The day my coach told me to quit was that day I decided to play baseball forever.

Too many girls are still told they can’t play baseball because they are girls. I founded Baseball For All to empower girls to believe in themselves and to keep playing the game they love. I fear if you tell a girl she can’t play baseball what else will she think she can’t do? I then worry what else boys will think girls can’t do?

Baseball For All is leveling the playing field for girls across America by addressing the social justice issue of gender inequality. I want girls to know they can follow their passions. That they have no limits. That their dreams matter.
— Baseball for All, message from Justine Siegal

Meet the Boston Slammers

Pitch Like a Girl, the Boston Slammers

Pitch Like a Girl, the Boston Slammers

Catch Like a Girl, Boston Slammers

Catch Like a Girl, Boston Slammers

Two hour practice begins with drills.

Two hour practice begins with drills.

 

 

 

Defying Stereotypes: It's What Girls and Women Do

Chloe Kim, gold medalist in snowboarding 2018 Winter Olympics

Chloe Kim, gold medalist in snowboarding 2018 Winter Olympics

As the White mother of my 21-year old Asian daughter, Maya, who was born in China during its one-child policy, I've learned a lot about the assumptions that Westerners too often make about Asian girls and women. We call it unconscious bias, a term describing how we perceive others even if we don't know that these biases are driving us to do so.

Because Maya has shared with me what it's like for her to move in the world, first as a girl, now a young woman with an Asian face, I've been able to learn how powerful Americans' unconscious biases are. This is especially true when it comes to labeling an Asian person based entirely on her Asian face. I'm offering a few words from an essay that Maya recently wrote touching on some challenges she has had in coming to terms with the duality of her identity as my daughter:

I struggled early on as I navigated my shifting sense of identity. My mere appearance presented challenges. Strangers would often assume my family was Chinese, and that I spoke Mandarin fluently. Small stories reinforced this daily. At a gas station with my mom, I was buckled into the back seat. My mom was talking with the man pumping gas when I heard her mention that I was her daughter. He laughed in disbelief. Yes, I do not look like my family, and my appearance has been made fun of. I think it helps explain why growing up I sometimes felt lonely.
— Maya Ludtke
Maya and her mom

Maya and her mom

Like any other Asian girl, growing up she dealt with assumptions made of her. People would presume that Maya had mastered a musical instrument – isn't that what Asian girls do? She didn't. Or that she excels in math; she doesn't. Or they think they know about her temperament just by seeing her face; they don't. A lot else is occasionally bundled with these most typical stereotypical assumptions.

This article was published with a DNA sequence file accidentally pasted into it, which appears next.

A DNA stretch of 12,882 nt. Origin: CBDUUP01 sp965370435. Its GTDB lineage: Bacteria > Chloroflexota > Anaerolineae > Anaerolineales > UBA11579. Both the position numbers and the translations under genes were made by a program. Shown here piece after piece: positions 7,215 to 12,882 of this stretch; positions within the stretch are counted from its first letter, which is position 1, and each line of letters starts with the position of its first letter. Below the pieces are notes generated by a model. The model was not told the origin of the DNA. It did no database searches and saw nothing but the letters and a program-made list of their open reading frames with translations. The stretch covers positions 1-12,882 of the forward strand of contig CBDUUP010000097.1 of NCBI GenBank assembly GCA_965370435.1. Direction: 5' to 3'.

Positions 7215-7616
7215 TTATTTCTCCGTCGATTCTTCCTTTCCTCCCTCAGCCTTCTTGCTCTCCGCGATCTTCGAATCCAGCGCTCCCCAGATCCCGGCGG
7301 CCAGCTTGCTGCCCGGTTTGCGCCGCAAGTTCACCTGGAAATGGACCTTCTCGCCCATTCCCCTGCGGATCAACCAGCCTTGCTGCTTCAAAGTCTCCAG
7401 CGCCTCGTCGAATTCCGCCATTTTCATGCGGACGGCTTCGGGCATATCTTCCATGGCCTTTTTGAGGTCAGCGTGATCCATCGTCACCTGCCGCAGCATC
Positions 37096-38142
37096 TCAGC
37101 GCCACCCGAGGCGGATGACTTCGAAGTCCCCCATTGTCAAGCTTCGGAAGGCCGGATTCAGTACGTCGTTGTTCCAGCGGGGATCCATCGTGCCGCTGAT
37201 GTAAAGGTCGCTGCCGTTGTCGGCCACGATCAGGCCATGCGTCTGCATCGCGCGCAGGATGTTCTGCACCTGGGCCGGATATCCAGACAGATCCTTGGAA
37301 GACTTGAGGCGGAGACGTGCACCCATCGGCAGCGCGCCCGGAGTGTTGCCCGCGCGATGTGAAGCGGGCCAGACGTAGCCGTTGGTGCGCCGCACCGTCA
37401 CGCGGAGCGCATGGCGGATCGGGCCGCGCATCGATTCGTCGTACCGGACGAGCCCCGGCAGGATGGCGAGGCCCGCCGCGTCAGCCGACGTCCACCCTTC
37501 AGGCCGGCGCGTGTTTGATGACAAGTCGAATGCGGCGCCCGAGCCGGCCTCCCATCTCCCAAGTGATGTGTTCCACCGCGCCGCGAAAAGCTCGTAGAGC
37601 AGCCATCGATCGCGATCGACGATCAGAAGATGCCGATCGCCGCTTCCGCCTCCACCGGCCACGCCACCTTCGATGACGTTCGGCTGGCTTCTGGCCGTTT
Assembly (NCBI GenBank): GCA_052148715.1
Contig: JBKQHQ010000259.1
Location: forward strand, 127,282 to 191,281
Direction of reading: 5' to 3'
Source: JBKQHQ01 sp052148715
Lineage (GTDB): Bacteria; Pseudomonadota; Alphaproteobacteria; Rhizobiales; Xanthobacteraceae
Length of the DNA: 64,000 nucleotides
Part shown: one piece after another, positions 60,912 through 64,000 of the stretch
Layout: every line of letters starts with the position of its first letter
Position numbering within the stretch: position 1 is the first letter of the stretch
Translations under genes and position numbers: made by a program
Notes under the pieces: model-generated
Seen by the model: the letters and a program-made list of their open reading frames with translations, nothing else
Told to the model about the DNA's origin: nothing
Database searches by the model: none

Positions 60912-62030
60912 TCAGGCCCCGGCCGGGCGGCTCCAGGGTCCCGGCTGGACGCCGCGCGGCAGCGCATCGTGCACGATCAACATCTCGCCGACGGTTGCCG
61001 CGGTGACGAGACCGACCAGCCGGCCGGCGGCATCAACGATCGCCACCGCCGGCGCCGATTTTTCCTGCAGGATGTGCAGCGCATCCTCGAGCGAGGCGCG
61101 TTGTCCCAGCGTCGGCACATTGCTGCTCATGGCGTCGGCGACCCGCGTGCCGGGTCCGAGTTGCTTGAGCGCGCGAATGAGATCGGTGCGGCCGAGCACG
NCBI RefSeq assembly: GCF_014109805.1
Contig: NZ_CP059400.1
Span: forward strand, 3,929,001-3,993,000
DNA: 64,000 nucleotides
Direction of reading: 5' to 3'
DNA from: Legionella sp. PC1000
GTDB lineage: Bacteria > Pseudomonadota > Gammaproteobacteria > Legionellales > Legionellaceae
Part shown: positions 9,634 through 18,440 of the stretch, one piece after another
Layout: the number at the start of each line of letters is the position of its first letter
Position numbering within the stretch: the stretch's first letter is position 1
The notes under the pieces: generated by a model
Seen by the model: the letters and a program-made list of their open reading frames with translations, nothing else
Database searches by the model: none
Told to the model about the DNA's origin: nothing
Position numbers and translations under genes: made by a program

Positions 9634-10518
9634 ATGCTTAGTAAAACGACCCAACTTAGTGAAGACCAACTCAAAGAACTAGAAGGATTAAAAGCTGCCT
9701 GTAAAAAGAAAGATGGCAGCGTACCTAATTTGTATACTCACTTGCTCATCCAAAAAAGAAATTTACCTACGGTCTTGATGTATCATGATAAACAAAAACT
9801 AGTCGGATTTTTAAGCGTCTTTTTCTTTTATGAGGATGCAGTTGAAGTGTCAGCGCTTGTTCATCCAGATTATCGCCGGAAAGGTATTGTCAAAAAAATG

All of this explains why I'm thrilled that Jiayang Fan's wrote her essay in The New Yorker in which she reminds us how sports can be a powerful vehicle for shifting our biased perceptions.

Kim Yo Jong, Chloe Kim, and the Shifting Images of Asian and Asian-American Women at the Olympics

Here her opening paragraph that kicks her essay into high gear, where it remains:

Whether she appears onscreen or in the popular imagination, the Asian woman tends to fall into one of several predictable archetypes: the evil temptress, obliging mistress, loyal servant, fanatical tiger mom, ruthless overachiever. This facile parsing offers the convenience of manageable stereotypes and feigned knowledge. One of the pleasures of the Winter Olympics in Pyeongchang has been the number of Asian and Asian-American women defying the stereotypes. Among those who have most captivated audiences this past week are Chloe Kim, the teen-age snowboarder from Southern California who won a gold medal in the half-pipe; Mirai Nagasu, the first American woman to execute a triple axel at the Olympics; and Nagasu’s teammate Maia Shibutani, who, performing in the ice-dance competition with her brother, Alex, also helped the Americans win the team bronze medal. (Half of Team U.S.A.’s figure skaters are Asian-American.) On the other side, so to speak, are the North Korean women, whose presence has been used to reinforce some of the old categories: the ‘army of beauties’ cheerleaders and, especially, Kim Yo Jong, the younger sister of Kim Jong Un, whose appearance eventually managed to incite pretty much every stereotype on record.
— Jiayang Fan, The New Yorker

As I girl, I played sports. As a young woman, I wrote sports. I know the power of sports to push societal change and alter societal perceptions – witness Jackie Robinson in baseball, the end of apartheid in South Africa, propelled by a global sports boycott, and the raised fists on Olympic podium in 1968 Summer Games.

Of course, let's give thanks to American girls and women's greatest lever of all, Title IX.

How Title IX First Changed the World of Women's Sports, Time magazine

 

Title IX Time magazine cover.jpeg